Household savings have been on a downward trend for more than two decades and currently represent 19% of the economy. [I am taking a median number and not the pandemic induced crisis number.].
Of this total, about 60% are in bank deposits, mutual funds and other financial instruments that enter the economy and are available as a source of investable funds for the private sector and government. The balance 40% are fixed assets as Gold and immovable, which represent the end use, & are no longer in circulation. Thus, households provide 11.4% of GDP in the form of money for investment to the private sector and government.
The private sector “saves” [its plowed-back profits plus depreciation etc.] 11% of GDP, while it invests around 21% of GDP. It must therefore borrow around 11% of GDP in order to be able to invest what it takes to produce a GDP growth rate of 6%. As household savings represent 11.4% of GDP, all household savings are already completely exhausted by private sector demand.
What about the public sector and / or the government? As you can see from the table, the government. âSavesâ around 1.5% of GDP and claims to âinvestâ 7% of GDP. [The claimed âinvestmentâ of 7% of GDP is bogus as it includes borrowings to pay everything from babu salaries, interest on Govt., debt, and even subsidies to corporates and the poor. The investment is fiction except for 2 to 3% of GDP on infrastructure, but borrowing is real.]
So the government. must borrow at least 5.5-6% of GDP in a market where there is no excess financial savings to be obtained. You could say that the 40% of household savings in physical assets could be monetized, but then why should households borrow against these assets to lend to the government. at a rate well below the cost of their loan?
In summary, even the alpha of 6% that we calculated here is not sustainable at the current gross savings rate of 30% of GDP. If left unchecked, even a continuation of existing policies would only drop Alpha back at the age of 3-4% Hindu growth rate from the seventies and eighties. The future under the current political regime is very bleak.
National Champions unable to help us grow faster
Indian Polity economic law thinkers believe in “mark of thief-baron of capitalismWhich they believe would produce the first spoonfuls of capital needed to grow rapidly.
This myth refuses to die even in the face of modern macroeconomics, where the Gross Domestic Savings figure captures all the savings produced in the economy from which Capital for investment comes. Thief barons do not produce additional savings beyond that number from scratch for investment.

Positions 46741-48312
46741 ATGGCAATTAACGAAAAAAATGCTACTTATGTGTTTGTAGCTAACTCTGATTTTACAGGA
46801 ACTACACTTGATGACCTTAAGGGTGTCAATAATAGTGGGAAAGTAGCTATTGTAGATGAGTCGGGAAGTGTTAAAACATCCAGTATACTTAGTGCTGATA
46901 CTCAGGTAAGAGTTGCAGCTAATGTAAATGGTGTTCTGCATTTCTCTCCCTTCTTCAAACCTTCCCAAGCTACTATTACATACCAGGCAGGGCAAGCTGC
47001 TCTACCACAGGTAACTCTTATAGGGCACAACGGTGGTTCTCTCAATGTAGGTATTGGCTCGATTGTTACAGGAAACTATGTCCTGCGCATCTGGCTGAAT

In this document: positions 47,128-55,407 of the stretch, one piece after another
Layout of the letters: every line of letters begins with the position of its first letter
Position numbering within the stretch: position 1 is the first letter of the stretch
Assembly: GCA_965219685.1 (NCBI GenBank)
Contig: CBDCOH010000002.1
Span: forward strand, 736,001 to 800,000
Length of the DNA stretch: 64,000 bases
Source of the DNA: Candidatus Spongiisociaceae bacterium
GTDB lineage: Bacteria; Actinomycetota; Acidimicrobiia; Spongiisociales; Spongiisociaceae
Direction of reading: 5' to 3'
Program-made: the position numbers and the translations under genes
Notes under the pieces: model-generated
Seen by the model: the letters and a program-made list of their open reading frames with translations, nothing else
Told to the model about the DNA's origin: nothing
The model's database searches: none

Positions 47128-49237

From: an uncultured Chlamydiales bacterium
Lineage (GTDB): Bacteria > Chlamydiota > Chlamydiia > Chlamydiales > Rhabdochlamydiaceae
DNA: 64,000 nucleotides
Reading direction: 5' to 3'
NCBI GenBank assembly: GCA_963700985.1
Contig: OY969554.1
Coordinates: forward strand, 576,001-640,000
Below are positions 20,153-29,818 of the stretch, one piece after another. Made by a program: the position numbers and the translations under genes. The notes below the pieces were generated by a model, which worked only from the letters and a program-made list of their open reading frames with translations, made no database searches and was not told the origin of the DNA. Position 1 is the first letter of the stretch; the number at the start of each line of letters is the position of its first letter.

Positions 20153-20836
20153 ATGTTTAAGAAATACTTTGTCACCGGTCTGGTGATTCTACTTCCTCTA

Modi, on the other hand, rekindled the traditional king-merchant alliance that has prevailed in past centuries. In this model, political and economic powers combine to create a large pool of cheap labor at the bottom of the income pyramid, [that was the economic function of the caste system, and still is] to allow the elites to live in relative luxury, even as the gullible continue their mythical karma following their delirium dharma.
Anyway, the first thing to note is that national champions does not bring more to the savings rate of 30%. This savings reserve includes everything that can be saved. They just borrow it. Or anticipate savings from overseas as Reliance did recently, by seizing what was previously intended for a stand-alone refinery in a joint venture with KSA. So, champions or not, the 6% alpha cap remains, even if the government. remains solvent, which it cannot.
So what is the fatal attraction of the Domestic Champion model? Especially for right-wing politicians and their supporters?
Remember that if you are a privileged Adani or Ambani, or X or Y, Govt. favors mean that you grow up at the expense of others. So during Savings can remain at 30% of GDP, ICOR to 5 and alpha at 6%, your share of the 30% savings grows much faster than that of your competitors, and therefore, your Alpha possible is well above 6%.
You grow much, much faster than the rest of your competition, and as long as the favors keep coming, some can be used safely and profitably to keep your favorite politician in power through Anonymous electoral obligations. What was once good old corruption becomes a legitimate social norm of producing an orderly society by paying election funds to a political party. The knot that Pratap Bhanu Mehta called âstructural corruptionâ.
This is the true nature of Alliance Kautilyan Roi-Marchand who used to put eminent merchants as nobles in the king’s most intimate private council.
But like I said, argue your way, National Champions only produce incremental growth for themselves, at the expense of their competition, but don’t add any extra to Alpha for the economy as a whole, that alone determines whether you catch up with China. or not.
So, under what circumstances, or policy mix, can national champions contribute to Alpha in order to beat the 6% per year imperative?
This can only happen when national champions become world champions and start exporting 40% of their total production on a net basis. [meaning their exports minus imports should be at least 40% of their turnover].
But oddly enough, none of the merchants chosen is a significant exporter on a net basis; not even Reliance when you deduct the cost of imported crude from its diesel and gasoline exports to get the net exports.
And remember the GDP equation. Only net exports contribute to GDP.
It is not a coincidence. A net exporter, and even a world champion, would not need any favors from the government. They could dictate their terms of engagement. Thus, merchants eager to Govt. favors generally do not have significant exports.
This is why the exporting community is not lining up to donate to Anonymous electoral obligations.
(The writer is a freelance trader. Views are personal)